Adam Hsu über „Purity of Styles“

In seinem Buch „Lone Sword against the cold, cold Sky“ schreibt der Taiwanesische Kung Fu Lehrer und Buchautor über die Reinheit der Kung Fu Stile:

„Although a good many people come to me hoping to resolve uncertainties about the purity and health of their Kung Fu, a significant number deeply believe what they practise is 100% pure. What are the elements of these convictions? Basically, we see three …

1. They believe in their styles, whether legendary or obscure, or their masters, whether world-famous or low profile. Some students are evensworn, closed-door disciples, their relationship to the master officialy sealed through a formal initiation ceremony.
2. Many believe their form is pure and traditional for a number of reasons. It is famous. It has one hundred and eight movements. Not one move is missing or incomplete. Or they’ve learned many of it’s forms, sometimes a great many. If the style has twenty-one, they do them all. And don’t forget the weapons!
3. They believe with a sincere heart. Their lives and practice reflect this dedication. If their martial arts histories include other systems, they were only temporary diversions. Now they’re on the right path. They attend tournaments, read books, some in Chinese, subscribe to magazines, watch all the Kung Fu movies, and own a good collection of videotapes and DVD’s. Their Kung Fu must be pure.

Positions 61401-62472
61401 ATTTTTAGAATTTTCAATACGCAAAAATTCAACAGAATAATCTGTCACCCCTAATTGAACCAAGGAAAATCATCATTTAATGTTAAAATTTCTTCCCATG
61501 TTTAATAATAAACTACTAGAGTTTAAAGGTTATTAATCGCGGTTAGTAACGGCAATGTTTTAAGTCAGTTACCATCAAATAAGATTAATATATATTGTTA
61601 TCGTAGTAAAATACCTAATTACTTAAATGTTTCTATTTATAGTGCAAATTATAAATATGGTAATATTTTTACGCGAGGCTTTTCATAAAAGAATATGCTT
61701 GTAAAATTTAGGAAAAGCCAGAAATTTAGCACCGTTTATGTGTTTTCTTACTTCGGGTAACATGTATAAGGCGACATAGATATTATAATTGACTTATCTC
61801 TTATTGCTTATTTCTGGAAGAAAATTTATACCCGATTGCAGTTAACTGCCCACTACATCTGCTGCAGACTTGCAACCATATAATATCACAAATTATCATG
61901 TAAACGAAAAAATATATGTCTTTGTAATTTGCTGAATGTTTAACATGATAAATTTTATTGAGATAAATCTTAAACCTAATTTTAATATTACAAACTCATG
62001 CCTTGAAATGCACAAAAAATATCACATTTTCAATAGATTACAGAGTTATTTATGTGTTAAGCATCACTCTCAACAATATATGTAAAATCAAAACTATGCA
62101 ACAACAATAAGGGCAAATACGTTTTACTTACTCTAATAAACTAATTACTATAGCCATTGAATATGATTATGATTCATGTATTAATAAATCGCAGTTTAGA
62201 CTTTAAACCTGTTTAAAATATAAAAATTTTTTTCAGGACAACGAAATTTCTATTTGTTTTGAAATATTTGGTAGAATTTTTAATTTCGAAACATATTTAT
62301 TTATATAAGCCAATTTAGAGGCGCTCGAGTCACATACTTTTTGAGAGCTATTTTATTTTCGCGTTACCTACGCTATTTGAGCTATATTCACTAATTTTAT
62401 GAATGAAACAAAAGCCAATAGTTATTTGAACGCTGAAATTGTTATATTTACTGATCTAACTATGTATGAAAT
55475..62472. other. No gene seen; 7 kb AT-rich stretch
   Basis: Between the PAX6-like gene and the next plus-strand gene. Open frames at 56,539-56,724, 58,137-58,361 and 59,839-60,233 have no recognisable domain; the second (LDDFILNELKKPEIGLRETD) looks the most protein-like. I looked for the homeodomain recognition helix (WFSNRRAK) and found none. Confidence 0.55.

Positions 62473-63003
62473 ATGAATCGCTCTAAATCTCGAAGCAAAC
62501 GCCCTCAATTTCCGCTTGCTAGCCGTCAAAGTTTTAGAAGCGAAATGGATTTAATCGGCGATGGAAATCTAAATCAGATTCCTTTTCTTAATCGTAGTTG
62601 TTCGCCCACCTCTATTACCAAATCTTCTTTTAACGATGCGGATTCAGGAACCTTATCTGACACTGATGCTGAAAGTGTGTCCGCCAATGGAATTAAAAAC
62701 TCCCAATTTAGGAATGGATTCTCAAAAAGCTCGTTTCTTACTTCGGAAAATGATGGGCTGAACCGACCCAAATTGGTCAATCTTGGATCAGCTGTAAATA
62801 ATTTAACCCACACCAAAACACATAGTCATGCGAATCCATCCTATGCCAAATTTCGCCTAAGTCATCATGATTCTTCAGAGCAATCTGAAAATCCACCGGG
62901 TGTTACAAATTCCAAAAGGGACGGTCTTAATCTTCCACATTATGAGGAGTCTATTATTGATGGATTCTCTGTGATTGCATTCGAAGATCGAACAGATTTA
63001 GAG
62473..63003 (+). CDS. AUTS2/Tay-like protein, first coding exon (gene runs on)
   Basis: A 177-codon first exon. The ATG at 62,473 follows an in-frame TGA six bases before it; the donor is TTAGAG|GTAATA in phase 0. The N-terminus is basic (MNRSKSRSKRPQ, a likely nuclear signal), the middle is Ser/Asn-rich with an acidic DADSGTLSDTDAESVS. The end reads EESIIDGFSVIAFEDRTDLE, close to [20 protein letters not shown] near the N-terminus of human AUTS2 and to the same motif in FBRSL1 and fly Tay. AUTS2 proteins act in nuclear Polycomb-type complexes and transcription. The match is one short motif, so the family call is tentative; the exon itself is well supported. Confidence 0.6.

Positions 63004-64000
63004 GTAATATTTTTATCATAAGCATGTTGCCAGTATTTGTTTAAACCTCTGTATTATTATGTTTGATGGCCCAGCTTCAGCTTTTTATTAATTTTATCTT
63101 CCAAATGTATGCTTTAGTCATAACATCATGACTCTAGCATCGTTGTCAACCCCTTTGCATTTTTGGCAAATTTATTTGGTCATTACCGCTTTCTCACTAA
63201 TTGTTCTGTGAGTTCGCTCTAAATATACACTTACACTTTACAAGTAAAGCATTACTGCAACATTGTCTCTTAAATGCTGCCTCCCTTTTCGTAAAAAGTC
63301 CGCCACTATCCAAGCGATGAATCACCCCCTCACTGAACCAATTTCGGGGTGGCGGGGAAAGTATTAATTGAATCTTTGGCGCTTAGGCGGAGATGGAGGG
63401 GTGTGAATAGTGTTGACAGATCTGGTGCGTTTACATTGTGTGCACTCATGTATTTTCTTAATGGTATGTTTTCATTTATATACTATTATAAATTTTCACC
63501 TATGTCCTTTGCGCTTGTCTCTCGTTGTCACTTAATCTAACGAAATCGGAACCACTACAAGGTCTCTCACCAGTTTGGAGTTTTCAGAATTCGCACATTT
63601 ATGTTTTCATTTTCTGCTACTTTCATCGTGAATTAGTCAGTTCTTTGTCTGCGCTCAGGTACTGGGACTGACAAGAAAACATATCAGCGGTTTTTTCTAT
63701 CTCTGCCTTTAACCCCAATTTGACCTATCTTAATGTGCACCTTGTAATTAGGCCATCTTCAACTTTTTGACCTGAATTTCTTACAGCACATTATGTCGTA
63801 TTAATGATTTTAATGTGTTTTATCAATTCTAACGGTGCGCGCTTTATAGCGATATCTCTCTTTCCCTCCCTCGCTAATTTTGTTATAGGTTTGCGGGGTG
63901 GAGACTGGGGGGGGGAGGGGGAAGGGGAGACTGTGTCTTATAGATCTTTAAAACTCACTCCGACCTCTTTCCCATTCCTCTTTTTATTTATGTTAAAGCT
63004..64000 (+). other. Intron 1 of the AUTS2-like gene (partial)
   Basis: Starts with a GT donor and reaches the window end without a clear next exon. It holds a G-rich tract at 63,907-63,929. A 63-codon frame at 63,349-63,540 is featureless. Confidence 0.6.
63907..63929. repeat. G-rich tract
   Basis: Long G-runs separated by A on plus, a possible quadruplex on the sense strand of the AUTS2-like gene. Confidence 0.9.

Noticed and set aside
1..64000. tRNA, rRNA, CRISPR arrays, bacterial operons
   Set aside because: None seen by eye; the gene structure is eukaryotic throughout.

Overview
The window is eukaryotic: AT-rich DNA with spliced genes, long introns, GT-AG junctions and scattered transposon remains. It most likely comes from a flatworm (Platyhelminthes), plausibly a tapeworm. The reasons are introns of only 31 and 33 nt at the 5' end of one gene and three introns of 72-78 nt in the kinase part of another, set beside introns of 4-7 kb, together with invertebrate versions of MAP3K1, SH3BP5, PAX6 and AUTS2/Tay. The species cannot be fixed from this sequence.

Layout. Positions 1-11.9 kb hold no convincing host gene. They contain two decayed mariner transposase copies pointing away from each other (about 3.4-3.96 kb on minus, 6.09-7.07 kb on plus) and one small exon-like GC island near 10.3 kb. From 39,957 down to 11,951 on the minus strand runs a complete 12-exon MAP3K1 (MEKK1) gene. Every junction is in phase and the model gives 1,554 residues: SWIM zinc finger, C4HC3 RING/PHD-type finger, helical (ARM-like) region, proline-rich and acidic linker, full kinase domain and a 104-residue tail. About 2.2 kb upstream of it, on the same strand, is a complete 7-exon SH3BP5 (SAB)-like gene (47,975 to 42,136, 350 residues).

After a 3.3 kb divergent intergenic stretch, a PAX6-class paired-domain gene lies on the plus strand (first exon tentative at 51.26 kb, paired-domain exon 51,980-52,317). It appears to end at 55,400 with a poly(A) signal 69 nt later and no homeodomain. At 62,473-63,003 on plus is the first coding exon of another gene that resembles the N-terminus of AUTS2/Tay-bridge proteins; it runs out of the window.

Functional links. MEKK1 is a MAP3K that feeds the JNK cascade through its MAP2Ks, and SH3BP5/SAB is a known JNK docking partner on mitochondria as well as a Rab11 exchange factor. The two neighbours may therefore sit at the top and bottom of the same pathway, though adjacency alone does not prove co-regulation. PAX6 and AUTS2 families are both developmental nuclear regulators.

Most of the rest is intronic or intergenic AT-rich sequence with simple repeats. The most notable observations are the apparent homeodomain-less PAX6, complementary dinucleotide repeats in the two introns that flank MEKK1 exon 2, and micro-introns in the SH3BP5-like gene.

These factors however, are all external to the Kung Fu itself. Therefore these are not reliable indicators. To judge the purity of a person’s Kung Fu, I must see him practice. Only from watching his punching, kicking, turning, stepping, jumping – only from his movement – can I tell if what he does is pure KungFu or not. […]

For this reason, I treat a practioner’s personal history – meaning his master, style and forms – like name-brand clothing. With enough money, anyone can shop at Macy’s. But wearing the most stylish clothing does not automatically transform you into a fashion model nor does it necessarily make you beautiful. How do you carry yourself? Are your movements gracious and graceful? What about expression on your face, the look in your eye? Designer clothing with „stiff“ and „sour“ will not be flattering and could make you look worse. Likewise, incorrect practise of as many forms as you want in any great style you admire can make you worse, not better.
(Adam Hsu, Lone Sword against the cold, cold sky, Santa Cruz, 2006)

Ich finde diesen Passus aus seinem Buch deshalb bemerkenswert, da er tatsächlich auf so viele Kung Fu Praktizierende zutrifft.
Weitere Meinungen hierzu wären schön …